Interference – the entity – changed a lot over the years. ‘The only solid member was Ferg. So in a way Dogtail Soup was Interference. He loved to improvise and he loved to just mix things up as he went along, whether it was in his own concert or someone else’s.
‘He was always in the music and he was always enjoying it, living it – so in a way Dogtail Soup made a lot of sense.’
‘The thing about Ferg that always struck me was he had a kind of monk-like commitment to a song,’ adds Glen. ‘Writing with him was a huge learning curve for me. He had an amazing aptitude for writing. He’d work on a lyric until he’d squeezed every bit of vagueness out of it. And then he’d sit there with it, and he’d go “you know, I’m still feeling a bump.” I’d go “what do you mean?” “Sing it again” “Do you feel the bump?” “Seems alright to me.” “No, there’s something I’m not believing in it.”
‘He only cared if you were singing true. If you weren’t singing true and were letting yourself away with lazy lyrics, he’d be all over it. He was totally into songwriting as a craft and the only other person that I can think of, or that I can imagine being like that, is probably Leonard Cohen in terms of re-writes and edits. Ferg would sit with just one line, for four or five hours, and the next day he’d come back and he’d just change a syllable and it’d all fall into place for him. When he sang it, it sounded so easy, but he really sweated over it,’ says Glen. ‘My attitude would be to go and play the song live and I would learn so much about it from playing in front of an audience, but Ferg would wait and wait and hone and whittle it,and get it to a place where he was absolutely sure of it, and when he played it live for the very first time, it would be a masterpiece already.’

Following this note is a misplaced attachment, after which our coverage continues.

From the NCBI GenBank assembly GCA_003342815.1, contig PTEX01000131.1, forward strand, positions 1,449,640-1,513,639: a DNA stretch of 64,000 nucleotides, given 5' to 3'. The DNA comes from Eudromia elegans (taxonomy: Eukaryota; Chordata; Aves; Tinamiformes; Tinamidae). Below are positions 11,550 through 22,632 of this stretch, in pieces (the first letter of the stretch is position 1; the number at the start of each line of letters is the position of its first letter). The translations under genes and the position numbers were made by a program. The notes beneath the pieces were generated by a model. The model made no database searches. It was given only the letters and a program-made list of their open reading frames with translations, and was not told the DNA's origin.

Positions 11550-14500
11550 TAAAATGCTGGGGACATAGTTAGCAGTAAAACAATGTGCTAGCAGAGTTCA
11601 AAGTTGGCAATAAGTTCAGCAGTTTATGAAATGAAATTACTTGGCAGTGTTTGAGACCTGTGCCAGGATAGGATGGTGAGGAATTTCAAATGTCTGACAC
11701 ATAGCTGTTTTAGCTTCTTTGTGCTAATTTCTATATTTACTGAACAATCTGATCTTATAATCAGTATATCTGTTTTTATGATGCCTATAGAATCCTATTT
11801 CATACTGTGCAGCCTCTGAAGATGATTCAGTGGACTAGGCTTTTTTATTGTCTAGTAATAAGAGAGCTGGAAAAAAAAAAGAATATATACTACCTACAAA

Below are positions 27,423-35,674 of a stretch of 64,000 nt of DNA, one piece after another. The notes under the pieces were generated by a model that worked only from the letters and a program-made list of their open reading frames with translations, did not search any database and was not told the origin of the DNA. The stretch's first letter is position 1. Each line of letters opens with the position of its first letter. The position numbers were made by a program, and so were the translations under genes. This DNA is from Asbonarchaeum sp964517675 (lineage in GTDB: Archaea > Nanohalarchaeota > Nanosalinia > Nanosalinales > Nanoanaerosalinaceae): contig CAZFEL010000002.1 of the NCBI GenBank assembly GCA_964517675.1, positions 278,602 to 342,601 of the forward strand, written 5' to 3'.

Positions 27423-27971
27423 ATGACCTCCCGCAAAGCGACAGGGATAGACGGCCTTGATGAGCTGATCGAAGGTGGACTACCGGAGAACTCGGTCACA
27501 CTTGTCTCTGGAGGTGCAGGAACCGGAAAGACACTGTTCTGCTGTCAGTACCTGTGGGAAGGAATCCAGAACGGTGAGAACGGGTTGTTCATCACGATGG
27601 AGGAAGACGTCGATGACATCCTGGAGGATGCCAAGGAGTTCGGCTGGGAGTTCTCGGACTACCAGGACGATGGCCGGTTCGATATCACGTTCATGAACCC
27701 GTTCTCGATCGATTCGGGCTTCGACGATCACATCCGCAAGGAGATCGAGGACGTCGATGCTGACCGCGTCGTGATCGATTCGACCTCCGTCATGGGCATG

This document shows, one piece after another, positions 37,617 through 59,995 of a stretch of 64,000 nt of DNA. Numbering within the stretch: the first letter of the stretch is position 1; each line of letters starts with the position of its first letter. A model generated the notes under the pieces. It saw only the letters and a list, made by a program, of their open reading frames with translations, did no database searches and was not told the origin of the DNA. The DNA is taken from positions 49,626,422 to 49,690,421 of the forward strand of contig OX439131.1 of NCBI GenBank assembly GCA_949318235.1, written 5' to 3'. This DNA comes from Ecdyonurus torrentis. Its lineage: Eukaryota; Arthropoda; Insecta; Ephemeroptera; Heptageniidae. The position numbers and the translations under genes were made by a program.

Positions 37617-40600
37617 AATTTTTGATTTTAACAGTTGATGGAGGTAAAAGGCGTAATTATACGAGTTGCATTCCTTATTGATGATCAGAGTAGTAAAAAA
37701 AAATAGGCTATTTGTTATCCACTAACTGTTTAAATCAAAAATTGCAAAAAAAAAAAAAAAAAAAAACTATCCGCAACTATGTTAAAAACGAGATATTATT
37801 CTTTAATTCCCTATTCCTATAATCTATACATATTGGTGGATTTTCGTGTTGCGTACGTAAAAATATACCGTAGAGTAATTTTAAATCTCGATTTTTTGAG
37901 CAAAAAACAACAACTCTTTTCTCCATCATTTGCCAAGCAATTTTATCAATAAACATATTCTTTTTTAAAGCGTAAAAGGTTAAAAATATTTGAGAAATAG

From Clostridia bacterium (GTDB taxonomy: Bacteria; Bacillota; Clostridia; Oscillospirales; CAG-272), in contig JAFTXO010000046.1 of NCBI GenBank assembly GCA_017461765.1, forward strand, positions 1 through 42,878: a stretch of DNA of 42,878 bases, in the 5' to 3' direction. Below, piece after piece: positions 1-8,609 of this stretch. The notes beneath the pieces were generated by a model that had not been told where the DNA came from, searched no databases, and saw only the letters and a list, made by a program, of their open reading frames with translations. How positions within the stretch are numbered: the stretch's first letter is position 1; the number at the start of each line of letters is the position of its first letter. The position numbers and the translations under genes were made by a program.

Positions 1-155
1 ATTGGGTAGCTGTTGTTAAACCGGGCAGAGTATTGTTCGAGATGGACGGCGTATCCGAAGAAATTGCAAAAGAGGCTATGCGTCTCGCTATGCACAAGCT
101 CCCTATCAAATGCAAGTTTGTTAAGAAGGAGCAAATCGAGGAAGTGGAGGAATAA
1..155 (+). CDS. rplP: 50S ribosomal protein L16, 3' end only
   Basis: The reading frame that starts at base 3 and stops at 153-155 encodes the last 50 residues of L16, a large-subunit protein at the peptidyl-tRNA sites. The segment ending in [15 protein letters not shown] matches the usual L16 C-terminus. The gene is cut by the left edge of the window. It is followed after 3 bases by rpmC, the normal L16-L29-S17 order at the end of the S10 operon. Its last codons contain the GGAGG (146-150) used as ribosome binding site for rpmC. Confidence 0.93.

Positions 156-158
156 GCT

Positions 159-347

So why wasn’t he better known than he was? ‘I think there are many answers to that question. Well we’re living in a time where if you’re not out there touring constantly, then it’s very difficult to make it,’ he surmises. ‘Ferg was one of these guys who recorded a lot, but he was such a perfectionist that he found it difficult to let things go. There is only one Interference record out there, and they were a band long before The Frames, so I’d say there’s 30 years of going-on there, and only one batch of maybe 12 songs to prove that they ever existed. It’s all well and good to be a genius in your bedroom or your studio, but you have to get out there and sing your song and get it into the world.
‘I knew Ferg well, and I knew that he was an ambitious man, but I think physically he was restrained and I think that really put a damper on his career. He was the best man to represent those songs. Anyone could sing them, and they might sound great, but it was his voice that really was “the voice” for those songs. He wasn’t always there to represent the work himself, and that’s the most important person.’
• ‘Sail On’ – a tribute to Fergus O’Farrell and Colin Vearncombe – takes place in Skibbereen Town Hall on Wednesday, August 3rd, Thursday, August 4th, featuring Dogtail Soup, Glen Hansard, and more. The shows are in aid of Bru Columbanus and West Cork Rapid Response. Tickets for Wednesday are sold out, but Thursday tickets are now on sale at the Riverside Café in Skibbereen and the Tourist Office in Schull. Also available from skibbereenartsfestival.com